Lee Valley Tools    Gardening Newsletter
   Vol. 7, Issue 7
   October 2012
 
   Ornamental Grasses
 
 
Blue oat grassBlue oat grass
The lovely arching shape and spectacular color of blue oat grass

Ornamental grasses are popular with garden designers because of their variety of size, form and color. They are adaptable to a range of sites including dry slopes, wetland margins and sunny or shady locations. The grasses can be classed into two major groupings: the warm-season ones and the cool-season ones. Cool-season species, such as blue oat grass (Helictotrichon sempervirens) and yellow foxtail grass (Alopecurus pratensis 'Aureus'), flourish in spring and tend to be smaller. Warm-season grasses, such as miscanthus and switch grass (Panicum virgatum), reach their potential in late summer and early fall. They need a bit more space than their cool-season counterparts. Use species from either group as stand-alone accent plants, companion plants in borders and groundcovers. They also make great living screens and barriers.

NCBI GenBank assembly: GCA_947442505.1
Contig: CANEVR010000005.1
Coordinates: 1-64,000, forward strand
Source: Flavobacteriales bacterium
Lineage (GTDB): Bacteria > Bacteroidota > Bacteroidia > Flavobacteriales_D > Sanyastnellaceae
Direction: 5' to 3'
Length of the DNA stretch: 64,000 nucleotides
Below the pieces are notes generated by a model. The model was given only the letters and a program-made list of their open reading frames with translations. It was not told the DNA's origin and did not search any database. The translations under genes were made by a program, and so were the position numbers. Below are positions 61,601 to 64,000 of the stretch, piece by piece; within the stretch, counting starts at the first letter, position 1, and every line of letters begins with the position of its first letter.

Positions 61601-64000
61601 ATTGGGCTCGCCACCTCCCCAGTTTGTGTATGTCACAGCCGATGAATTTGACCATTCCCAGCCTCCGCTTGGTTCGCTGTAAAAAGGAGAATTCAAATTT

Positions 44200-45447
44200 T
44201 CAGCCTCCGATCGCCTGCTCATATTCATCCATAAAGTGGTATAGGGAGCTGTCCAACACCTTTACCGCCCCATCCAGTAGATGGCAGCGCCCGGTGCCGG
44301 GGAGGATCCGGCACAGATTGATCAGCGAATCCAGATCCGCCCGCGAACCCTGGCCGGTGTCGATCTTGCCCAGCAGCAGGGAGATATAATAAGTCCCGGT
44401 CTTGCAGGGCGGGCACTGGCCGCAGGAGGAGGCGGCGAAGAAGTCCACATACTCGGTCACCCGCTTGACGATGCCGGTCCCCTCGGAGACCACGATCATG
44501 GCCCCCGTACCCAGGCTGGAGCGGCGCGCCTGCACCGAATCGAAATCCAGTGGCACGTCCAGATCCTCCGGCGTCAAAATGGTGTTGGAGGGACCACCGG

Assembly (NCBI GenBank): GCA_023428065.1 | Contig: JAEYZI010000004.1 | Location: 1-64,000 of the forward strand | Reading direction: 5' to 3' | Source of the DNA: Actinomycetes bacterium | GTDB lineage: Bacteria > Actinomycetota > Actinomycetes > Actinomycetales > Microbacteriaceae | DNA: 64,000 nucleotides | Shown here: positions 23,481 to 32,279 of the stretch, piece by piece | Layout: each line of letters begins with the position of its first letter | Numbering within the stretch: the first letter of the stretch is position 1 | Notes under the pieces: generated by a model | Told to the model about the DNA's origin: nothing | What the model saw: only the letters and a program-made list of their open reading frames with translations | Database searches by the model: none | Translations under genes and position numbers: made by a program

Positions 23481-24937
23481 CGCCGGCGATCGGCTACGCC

Uses in the Garden
Taller, bulkier grasses such as the impressive plume grass (Erianthus ravennae), giant Chinese silver grass (Miscanthus floridulus) and giant cane (Arundo donax) are commonly used to fill sunny corners, define property boundaries and screen objectionable views. Tall clump-forming grasses such as miscanthus, feather reed and switch grass species make wonderful focal points throughout the garden. Be sure to leave enough space around them, so they can reach their full size and shape. When used around pools, decks and patios, variegated forms of taller spiky subjects, such as zebra grass (Miscanthus sinensis 'Zebrinus'), with its gold bars on green foliage, and variegated maiden grass (M. sinensis 'Variegatus'), with its green leaves with white stripes, draw the eye upwards. As bookend plantings, they can be used to mark the approaches to steps, ramps or pathways.

 
 
             
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